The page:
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Q&A With the UConn Blog: Hasheem Thabeet

Uconn-xl_mediumLast week the Thunder unofficially agreed to sign a 2-year deal with former #2 overall pick Hasheem Thabeet. While the acquisition was not a surprise since Thabeet came on the cheap, many Thunder fans have wondered what the Thunder front office's continued fascination with Thabeet has been.

Now that he's practically part of the team and likely the 3rd string center, we want to know exactly what we have and where Thabeet's potential lies. To accomplish this, we decided to go back and take a look at the last time Thabeet was an impact player, which was during his junior year in collegeas a member of the UConn Huskies. During that final season of Thabeet's career, he averaged 13.6 points, 10.8 rebounds, blocked 152 shots, and was a key player in that 2009 squad's Final Four run. He was the Co-Big East player of the year (joining Pitt's DeJuan Blair), Big East Defensive Player of the Year, and for the 2nd year in a row was named National Defensive Player of the Year.

To get a closer look at a time when Thabeet was considered a can't miss pro, we turned to Justin at the UConn Blog. Here are his answers to our questions on Thabeet.


WTLC: You guys know better than anybody who Thabeet the player is. What did you see of him during his 3 years in college, and what happened to that player after he got drafted?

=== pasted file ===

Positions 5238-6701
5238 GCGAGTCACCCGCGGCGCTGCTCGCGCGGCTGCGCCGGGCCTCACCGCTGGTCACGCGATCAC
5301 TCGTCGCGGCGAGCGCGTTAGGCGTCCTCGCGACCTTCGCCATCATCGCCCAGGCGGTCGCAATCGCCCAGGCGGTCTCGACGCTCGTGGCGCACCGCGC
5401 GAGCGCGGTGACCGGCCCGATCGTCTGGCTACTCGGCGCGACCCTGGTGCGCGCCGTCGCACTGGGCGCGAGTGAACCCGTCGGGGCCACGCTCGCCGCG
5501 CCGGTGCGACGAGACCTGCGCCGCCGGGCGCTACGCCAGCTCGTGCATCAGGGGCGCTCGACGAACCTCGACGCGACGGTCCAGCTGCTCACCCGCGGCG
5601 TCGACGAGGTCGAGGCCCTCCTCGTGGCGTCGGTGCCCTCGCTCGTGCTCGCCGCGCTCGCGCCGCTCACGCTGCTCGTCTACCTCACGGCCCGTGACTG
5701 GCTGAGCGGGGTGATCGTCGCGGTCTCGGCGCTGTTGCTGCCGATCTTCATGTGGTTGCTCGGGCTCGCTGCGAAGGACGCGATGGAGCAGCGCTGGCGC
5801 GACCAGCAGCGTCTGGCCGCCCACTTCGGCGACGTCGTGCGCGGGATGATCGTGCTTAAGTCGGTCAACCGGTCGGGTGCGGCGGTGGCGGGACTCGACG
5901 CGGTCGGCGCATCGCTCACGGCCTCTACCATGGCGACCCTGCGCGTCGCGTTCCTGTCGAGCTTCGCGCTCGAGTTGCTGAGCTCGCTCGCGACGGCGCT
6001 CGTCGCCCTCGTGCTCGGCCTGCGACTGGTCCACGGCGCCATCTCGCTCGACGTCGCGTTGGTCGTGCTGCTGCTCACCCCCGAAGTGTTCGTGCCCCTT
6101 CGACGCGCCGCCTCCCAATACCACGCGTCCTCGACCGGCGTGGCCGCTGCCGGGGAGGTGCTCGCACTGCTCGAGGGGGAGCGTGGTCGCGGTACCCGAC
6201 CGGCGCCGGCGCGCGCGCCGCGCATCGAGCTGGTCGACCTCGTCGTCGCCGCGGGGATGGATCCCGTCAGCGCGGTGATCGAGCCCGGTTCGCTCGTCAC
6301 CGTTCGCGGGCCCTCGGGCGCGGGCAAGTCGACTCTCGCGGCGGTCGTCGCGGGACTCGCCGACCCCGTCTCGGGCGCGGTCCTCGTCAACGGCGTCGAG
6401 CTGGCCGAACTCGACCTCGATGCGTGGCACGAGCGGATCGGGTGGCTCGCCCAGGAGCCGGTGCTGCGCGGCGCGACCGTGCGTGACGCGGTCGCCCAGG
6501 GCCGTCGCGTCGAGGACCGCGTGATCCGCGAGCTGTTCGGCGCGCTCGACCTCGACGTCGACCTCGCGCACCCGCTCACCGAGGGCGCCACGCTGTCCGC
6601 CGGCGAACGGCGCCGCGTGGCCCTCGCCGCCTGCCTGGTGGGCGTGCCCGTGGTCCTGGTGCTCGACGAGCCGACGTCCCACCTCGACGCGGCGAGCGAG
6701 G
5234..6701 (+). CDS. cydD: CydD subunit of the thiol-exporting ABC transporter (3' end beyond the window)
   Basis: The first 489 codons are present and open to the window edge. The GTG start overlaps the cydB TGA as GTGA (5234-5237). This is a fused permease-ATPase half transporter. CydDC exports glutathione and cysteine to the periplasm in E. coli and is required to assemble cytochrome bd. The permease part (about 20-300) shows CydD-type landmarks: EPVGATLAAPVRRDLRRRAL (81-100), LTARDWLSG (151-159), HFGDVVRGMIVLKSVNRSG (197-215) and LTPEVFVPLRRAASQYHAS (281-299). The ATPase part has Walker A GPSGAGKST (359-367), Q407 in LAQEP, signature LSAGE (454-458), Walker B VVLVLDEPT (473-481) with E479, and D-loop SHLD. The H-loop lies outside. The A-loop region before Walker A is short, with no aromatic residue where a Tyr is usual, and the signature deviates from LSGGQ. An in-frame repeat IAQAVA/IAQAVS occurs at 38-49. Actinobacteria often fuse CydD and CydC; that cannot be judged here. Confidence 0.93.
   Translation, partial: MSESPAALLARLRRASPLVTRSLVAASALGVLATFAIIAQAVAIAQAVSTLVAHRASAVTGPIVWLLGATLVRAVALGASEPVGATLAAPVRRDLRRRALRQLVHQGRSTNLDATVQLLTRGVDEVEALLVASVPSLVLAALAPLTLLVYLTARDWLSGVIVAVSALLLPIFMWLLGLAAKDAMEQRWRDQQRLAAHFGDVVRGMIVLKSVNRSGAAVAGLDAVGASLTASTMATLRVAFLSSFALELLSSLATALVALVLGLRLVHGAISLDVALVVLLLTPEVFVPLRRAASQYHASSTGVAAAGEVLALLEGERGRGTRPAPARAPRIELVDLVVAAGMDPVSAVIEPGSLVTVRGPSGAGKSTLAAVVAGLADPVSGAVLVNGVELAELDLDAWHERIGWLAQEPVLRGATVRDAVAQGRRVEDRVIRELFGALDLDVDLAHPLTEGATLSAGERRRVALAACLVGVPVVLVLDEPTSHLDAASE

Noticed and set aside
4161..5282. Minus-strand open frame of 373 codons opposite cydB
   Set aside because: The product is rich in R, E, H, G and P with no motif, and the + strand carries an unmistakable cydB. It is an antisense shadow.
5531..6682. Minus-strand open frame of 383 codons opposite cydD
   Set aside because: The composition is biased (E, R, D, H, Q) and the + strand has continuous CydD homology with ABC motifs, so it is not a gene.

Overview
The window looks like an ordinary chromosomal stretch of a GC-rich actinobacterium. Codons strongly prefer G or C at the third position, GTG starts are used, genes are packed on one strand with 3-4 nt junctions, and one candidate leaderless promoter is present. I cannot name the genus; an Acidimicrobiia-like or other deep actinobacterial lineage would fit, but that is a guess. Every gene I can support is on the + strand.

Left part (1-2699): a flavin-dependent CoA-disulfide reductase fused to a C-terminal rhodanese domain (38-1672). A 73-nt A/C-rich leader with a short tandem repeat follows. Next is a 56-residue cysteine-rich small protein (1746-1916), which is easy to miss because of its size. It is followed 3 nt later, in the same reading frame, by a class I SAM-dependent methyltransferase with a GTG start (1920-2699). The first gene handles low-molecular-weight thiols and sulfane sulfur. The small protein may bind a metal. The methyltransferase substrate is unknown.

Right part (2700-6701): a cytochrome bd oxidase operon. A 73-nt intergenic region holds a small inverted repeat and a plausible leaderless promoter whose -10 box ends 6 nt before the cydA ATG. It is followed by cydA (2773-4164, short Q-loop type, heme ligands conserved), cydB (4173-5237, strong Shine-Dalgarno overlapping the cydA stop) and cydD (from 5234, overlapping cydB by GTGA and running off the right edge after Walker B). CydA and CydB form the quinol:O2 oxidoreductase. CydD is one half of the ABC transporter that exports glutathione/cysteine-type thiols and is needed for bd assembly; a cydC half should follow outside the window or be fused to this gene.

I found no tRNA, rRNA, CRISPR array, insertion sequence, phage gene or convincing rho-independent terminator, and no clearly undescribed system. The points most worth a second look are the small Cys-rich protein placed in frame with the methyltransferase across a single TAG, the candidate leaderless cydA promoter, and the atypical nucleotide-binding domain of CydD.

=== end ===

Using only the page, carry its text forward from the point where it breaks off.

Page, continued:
UConn Blog: Not that much. Anyone who watched Thabeet in college would tell you he was drafted far too high. He was a dominant defender, sure, but much of success seemed to be a product of his size advantage, and later, his experience. He was still relatively new to basketball in college, but he never showed a great feel for the game.

WTLC: Some of the assessments we've heard during Thabeet's time in the pros has been: a) he has never had good 'big man' coaching, which has stunted his growth; and 2) he seems more infatuated with the star athlete lifestyle than in improving his performance. Can you assess the veracity of both of those points in light of what you saw from him in college?

UConn Blog: The latter probably has more truth to it than the former. Thabeet seems really kind at heart -- he takes pride in representing Tanzania and he was always pretty thoughtful when I dealt with him in interviews for the campus rag -- but he did enjoy the celebrity aspect of his position. I remember seeing him in sunglasses during a Spring Weekend event. In the middle of the night.

But UConn was once known for its big men. Emeka Okafor, Josh Boone, Hilton Armstrong were all first-rounders (which might also explain some things with Thabeet), and the program led the country in blocks for about a decade. So, not sure if I buy that coaching was the problem.

WTLC: Thabeet is now the 3rd string center on a championship contending team. What do you think his chances are of making an impact in Oklahoma City, and how do you think his stay with the Thunder is going to play out? What is the best case and worst case scenario?

UConn Blog: Oklahoma City seems like a good fit for what he needs right now. Besides the whole young/winning culture that's been established down there, the team seems to have a need for his services but also enough depth in the front court to make him work for it.

Best-case scenario would be they somehow tap into his supposed untapped potential; worst-case is he moves on to the end of some other team's bench (because after all, he's still really tall). My guess is he'll end up somewhere in the middle, as a serviceable defensive center -- which is probably what the expectation should've been when he entered the league.


Many thanks to Justin for his time and answers, and be sure to check out the UConn Blog when you have a moment.